Sep 22, 2017 at 12:00am ET By Alyssa Walker

Last week, we reported on the hope that technology offers inmates.  This week?  How online studies may offer another solution for education in prison. 

Prison education programs often face hurdles with the quality and types of education available to inmates.  The Prisoners’ Education Trust (PET), a UK-based organization, has been working to give prisoners the opportunity to build a better life after release by offering access to education.

According to PET, prisoners who have access to high-level education are 25 percent less likely to commit offenses after being released than those who do not have the same access.

In other words: prisoners are more likely to give back to their communities and less likely to re-offend after their release from prison, if they have the opportunity to earn an education.

The problem? The sense of discouragement prisoners feel when they apply to a school that requires them to disclose their personal history, including convictions and prison terms. 

PET is currently working in the UK with several universities to streamline the application process and to offer another solution for prisoners trying to make a better life—access to online education.b

Let’s take a closer look at how and why online education could be a solution for prisoners trying to make a better life.

Why should prisoners study and get a degree?

With the largest population of prisoners in the world, the US is responsible for over 2.2 million federal, state, and local prisoners. 

The 2014 US National Research Council Report, written by criminal justice scholars explained that many people enter the prison system with significant educational deficits.  The report notes that literacy rates are substantially lower than the general population and that the population of prisoners who have completed high school at the time of incarceration fluctuates.

What does this mean?  It means that large numbers of prisoners enter the prison system with below-average academic skills.

Here’s what’s interesting: a 2014 study by the RAND Corporation, “How Effective is Correctional Education, and Where Do We Go From Here” found significant benefits for those prisoners who participated in educational programs upon being released.  Those benefits include: a 13 percent higher likelihood of securing a job and a 43 percent lower chance of reoffending.

The RAND study also found that correctional education can be cost-effective—every dollar spent on prison education could save up to five dollars on three-year re-incarceration costs.

What does all of this mean?  Educating prisoners helps them re-enter the world when they get out of prison—and limits their chances of getting in trouble again.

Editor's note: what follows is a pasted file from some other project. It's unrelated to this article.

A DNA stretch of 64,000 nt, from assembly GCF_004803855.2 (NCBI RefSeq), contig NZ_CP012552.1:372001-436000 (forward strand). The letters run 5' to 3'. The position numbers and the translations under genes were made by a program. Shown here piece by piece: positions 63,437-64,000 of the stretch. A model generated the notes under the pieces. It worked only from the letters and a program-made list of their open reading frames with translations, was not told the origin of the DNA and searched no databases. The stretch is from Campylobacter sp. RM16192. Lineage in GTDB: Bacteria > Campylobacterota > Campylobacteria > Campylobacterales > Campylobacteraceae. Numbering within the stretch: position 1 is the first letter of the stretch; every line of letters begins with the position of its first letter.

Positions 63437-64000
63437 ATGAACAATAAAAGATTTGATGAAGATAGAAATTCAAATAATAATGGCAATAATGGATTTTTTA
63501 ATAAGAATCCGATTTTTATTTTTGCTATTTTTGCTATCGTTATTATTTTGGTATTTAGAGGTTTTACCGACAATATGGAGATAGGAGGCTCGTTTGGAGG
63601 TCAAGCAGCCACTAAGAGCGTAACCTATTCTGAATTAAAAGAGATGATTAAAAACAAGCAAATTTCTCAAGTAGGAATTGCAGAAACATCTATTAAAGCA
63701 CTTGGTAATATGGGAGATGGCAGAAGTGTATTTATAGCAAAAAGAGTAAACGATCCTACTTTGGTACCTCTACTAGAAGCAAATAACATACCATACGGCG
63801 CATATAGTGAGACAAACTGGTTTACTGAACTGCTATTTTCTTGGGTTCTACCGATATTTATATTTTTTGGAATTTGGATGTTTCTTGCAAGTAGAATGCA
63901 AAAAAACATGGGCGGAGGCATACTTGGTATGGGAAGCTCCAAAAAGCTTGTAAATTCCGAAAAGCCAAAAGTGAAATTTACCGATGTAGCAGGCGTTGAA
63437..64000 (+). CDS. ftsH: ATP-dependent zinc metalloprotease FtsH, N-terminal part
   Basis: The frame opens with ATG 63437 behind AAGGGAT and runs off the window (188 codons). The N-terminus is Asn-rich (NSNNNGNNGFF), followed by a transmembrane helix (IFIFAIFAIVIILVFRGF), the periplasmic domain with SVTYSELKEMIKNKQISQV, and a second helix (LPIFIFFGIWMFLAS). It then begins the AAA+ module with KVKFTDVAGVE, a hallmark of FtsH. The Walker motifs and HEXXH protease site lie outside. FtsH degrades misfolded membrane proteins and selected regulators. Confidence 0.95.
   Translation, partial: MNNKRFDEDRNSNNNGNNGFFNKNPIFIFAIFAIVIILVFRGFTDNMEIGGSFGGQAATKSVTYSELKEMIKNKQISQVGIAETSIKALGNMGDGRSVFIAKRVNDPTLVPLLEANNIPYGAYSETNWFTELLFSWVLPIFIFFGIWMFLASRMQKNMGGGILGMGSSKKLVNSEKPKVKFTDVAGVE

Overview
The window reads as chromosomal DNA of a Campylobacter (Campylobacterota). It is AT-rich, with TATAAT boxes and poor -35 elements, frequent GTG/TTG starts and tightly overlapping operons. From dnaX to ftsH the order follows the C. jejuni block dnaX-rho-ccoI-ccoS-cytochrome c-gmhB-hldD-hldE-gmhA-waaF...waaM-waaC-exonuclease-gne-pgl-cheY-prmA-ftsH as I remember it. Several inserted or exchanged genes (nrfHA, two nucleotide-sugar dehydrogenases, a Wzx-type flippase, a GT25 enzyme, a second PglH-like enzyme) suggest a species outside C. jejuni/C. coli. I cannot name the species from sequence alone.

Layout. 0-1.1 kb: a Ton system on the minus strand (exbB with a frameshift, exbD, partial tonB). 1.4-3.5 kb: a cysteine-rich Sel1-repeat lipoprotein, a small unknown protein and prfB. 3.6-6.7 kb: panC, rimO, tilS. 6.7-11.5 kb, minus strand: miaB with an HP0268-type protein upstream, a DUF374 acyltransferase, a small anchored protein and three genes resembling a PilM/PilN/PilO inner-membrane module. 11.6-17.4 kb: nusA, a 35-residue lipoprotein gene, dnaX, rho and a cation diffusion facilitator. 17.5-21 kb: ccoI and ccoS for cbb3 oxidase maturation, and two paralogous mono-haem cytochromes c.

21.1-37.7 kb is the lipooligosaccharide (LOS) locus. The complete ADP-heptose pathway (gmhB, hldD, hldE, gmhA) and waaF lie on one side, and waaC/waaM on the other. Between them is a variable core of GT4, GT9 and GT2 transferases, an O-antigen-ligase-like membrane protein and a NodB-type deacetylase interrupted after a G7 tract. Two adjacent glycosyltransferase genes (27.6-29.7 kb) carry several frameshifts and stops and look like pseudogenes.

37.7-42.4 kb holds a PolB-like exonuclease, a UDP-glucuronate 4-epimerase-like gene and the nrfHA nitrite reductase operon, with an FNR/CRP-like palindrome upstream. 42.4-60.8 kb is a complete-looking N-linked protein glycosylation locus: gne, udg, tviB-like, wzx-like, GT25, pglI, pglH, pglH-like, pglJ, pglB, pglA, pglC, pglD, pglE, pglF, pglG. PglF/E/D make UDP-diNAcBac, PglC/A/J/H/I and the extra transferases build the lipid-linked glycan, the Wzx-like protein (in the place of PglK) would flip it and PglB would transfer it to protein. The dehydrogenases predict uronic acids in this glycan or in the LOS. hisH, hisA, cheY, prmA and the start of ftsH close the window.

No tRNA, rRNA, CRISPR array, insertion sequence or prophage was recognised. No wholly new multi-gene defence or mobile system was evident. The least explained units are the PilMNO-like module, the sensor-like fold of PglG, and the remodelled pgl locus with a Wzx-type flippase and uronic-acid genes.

Why could online studies help?

While correspondence courses have existed for a long time and prisoners have used them, they’re not the perfect solution.  Progress can be slow—and they can be tough to find.  There’s also the issue of accreditation.  For prisoners hoping to use their studies outside of prison, having completed coursework from an accredited program is helpful.

This is where online studies come in.  Prison Education Departments can vet accredited online programs, select the online options from which prisoners can choose, and establish relationships with online programs that are willing to work with prisoners. 

Online studies offer prisoners a way to connect with their education quickly—and often cheaply.  See challenges below.

What are the challenges?

1. Illiteracy

While advanced education reduces recidivism and helps prisoners contribute positively to society after serving time, it requires a level of literacy that many prisoners don’t have. 

Bottom line?  You can’t get a college degree if you’re illiterate. 

This means that some prisoners need to work first towards their GED, and then towards a college degree.

The good news? Prisoners can earn their GEDs online, too.

2. Internet access

Most prisons have limitations on internet access for prisoners, and with good cause.  Prisoners are in jail for a reason—access the outside world should be limited.

For educational purposes, though, more prisons are allowing inmates controlled internet access. 

3. Tuition and Fees

While the importance of education in prison is taken seriously, courses cost money. MOOCs and other free online course materials are available, but to earn credit and transfer that credit to an accrediting institution requires cash. 

Some prisons cover part of the cost, with the prisoner accepting a repayment plan after release.  Others offer loans and scholarships.  Regardless, for a prisoner to undertake education in prison requires a financial commitment—one that many are not in a situation to make.

Online education may offer prisons a viable solution to educating prisoners and helping them thrive after their release.

Stay tuned for more updates.

Learn more about studying criminal justice.




Alyssa Walker is a freelance writer, educator, and nonprofit consultant. She lives in the White Mountains of New Hampshire with her family.

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